Labor recovery in North America is raising optimism over the economic outlook which is balanced, however, by an increasing chance of stimulus withdrawal.
In results that will likely raise pressure within the Federal Reserve to begin tapering its asset purchases, US nonfarm payrolls rose 943,000 in July to top Econoday's consensus for 900,000 and including a sharp 88,000 upward revision to June to 938,000. Wage pressures came along with the job growth with average hourly earnings rising 0.4 percent on the month and 4.0 percent on the year, also higher than expected.
Reaction in the US stock market was mixed: the Dow rose 0.4 percent, the S&P inched 0.2 percent higher while the NASDAQ slipped 0.4 percent. In contrast, the US 10-year yield jumped 10 points which led to rotation out of gold which fell more than $40.
Canada's July labour market report was also released Friday, showing a 94,000 rise in employment which missed Econoday's consensus for 150,000 but followed June's very strong 230,700 increase. With gains in accommodation and food leading the way, the country's reopening appears to be going well and is raising talk that additional QE tapering by the Bank of Canada may not be far away. The S&P/TSX rose 0.5 percent.
In other news, the US Senate has so far failed to finalize a $1 trillion infrastructure package though a vote is scheduled for Saturday.
These price data reflect observations at 4:00 PM US ET: Dated Brent spot crude oil fell US$0.80 to US$70.49 while spot gold fell a sharp US$42.47 to US$1,761.94. The US dollar rose sharply vs. major currencies. The US Treasury 30-year bond yield jumped 9 basis points to 1.95 percent while the 10-year note yield jumped 10 basis points to 1.31 percent.
Shares were widely mixed in an uneven Friday session that followed not only the strength of the US employment report but also a batch of mixed economic data from Europe. France's CAC rose 0.5 percent but the UK FTSE and German Dax managed only fractional gains.
German industrial production unexpectedly fell for a third time in a row and for a fifth time in six months, down a sizeable 1.3 percent in June in what contrasts strongly with Thursday's sharp rise in manufacturing orders. The separation underlines the damage being done by the disruptions to global supply chains and helps explain upside cost pressures at the producer level.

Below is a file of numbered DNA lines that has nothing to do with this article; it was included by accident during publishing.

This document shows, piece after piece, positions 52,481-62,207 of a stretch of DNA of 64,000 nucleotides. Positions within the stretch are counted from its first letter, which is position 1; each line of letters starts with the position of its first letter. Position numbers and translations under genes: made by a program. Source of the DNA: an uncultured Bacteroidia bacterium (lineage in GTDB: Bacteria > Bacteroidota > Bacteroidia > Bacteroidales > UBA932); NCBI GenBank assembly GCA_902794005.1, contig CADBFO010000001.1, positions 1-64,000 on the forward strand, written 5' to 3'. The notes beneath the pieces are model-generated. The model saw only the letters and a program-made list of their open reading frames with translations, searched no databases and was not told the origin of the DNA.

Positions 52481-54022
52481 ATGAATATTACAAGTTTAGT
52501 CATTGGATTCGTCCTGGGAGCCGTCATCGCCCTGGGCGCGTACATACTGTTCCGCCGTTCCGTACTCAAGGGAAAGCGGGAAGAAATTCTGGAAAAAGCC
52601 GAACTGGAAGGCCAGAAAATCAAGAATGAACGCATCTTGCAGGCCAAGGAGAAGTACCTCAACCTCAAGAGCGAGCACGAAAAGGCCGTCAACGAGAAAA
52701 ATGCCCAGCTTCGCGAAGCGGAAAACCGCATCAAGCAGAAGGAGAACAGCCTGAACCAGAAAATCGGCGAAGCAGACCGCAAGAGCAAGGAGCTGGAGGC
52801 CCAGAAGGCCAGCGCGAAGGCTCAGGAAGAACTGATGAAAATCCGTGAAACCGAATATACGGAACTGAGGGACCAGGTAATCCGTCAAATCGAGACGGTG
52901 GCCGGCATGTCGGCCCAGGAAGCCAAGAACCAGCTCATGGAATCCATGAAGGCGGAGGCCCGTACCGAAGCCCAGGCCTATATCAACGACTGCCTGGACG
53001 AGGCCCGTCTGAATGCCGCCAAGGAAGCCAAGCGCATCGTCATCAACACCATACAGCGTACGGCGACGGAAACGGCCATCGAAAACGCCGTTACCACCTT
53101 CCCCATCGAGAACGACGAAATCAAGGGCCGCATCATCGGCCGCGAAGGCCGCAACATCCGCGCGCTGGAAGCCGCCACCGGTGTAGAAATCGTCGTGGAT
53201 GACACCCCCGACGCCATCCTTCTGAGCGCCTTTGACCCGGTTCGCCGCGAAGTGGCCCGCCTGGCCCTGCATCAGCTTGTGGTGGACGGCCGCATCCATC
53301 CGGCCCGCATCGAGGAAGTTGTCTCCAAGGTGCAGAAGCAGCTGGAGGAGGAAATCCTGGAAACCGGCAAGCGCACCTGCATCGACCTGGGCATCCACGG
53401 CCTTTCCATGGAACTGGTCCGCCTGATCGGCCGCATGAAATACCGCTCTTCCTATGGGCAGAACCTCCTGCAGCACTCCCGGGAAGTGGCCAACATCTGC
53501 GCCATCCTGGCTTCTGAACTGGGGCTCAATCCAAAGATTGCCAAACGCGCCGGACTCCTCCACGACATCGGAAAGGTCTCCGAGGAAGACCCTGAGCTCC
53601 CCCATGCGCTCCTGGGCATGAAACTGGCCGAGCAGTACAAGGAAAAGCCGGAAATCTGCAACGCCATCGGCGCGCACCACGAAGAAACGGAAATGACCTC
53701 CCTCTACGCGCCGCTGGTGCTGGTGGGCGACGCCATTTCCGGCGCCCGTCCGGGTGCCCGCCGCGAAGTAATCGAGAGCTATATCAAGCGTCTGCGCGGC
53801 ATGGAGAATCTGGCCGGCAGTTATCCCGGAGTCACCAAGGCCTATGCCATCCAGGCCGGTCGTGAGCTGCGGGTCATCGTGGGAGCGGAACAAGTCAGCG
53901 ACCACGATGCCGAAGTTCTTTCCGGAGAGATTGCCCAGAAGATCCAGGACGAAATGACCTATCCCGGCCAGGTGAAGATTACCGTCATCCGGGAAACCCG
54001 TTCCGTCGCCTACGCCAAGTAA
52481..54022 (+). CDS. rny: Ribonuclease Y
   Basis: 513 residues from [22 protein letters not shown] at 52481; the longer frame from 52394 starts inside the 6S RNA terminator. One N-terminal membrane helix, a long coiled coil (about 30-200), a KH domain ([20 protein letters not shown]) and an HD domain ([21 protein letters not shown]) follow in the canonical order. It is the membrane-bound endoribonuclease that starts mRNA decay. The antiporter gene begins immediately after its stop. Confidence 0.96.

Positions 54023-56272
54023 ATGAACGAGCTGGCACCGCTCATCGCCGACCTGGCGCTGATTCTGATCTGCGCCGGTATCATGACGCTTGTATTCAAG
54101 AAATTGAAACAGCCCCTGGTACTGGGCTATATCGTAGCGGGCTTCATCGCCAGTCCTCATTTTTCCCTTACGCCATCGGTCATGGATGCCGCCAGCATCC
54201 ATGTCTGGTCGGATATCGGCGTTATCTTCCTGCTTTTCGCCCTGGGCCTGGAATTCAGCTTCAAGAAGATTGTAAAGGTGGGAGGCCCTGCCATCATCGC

Italy's FTSE MIB led the way in Europe, up 1.3 percent following a 1.0 percent rise in industrial production and that lifted second-quarter output 1.0 percent higher than the first quarter, confirming a positive contribution from the sector to quarterly GDP.
Company news included a 2.5 percent rise for Allianz after the German insurer raised guidance and a 7.6 percent fall for HelloFresh after the German meal-kit service lowered guidance.
Asian markets were quiet Friday ahead of the US release of July employment data; the Shanghai Composite fell 0.2 percent while the Nikkei rose 0.3 percent.
Strong earnings continue to underpin Japanese shares including Friday from optics icon Nikon (up 8.4 percent) and electrical products maker Fujikura (up 16.3 percent). Earnings have helped offset rising Covid cases that have now topped 1 million, including daily counts in Tokyo of more than 4,500 on Friday and a record 5,042 on Thursday.
Cases in China have also been on the rise with PMI data released earlier in the week showing related supply disruptions affecting manufacturing though the services sector was seeing no significant impact.
The Reserve Bank of India left its policy rate unchanged at 4.0 percent as expected. Although inflation has been above the RBI's target range, RBI Governor Shri Shaktikanta Das said the central bank remains in "whatever-it-takes" mode to support the recovery. The Sensex slipped 0.4 percent on the day.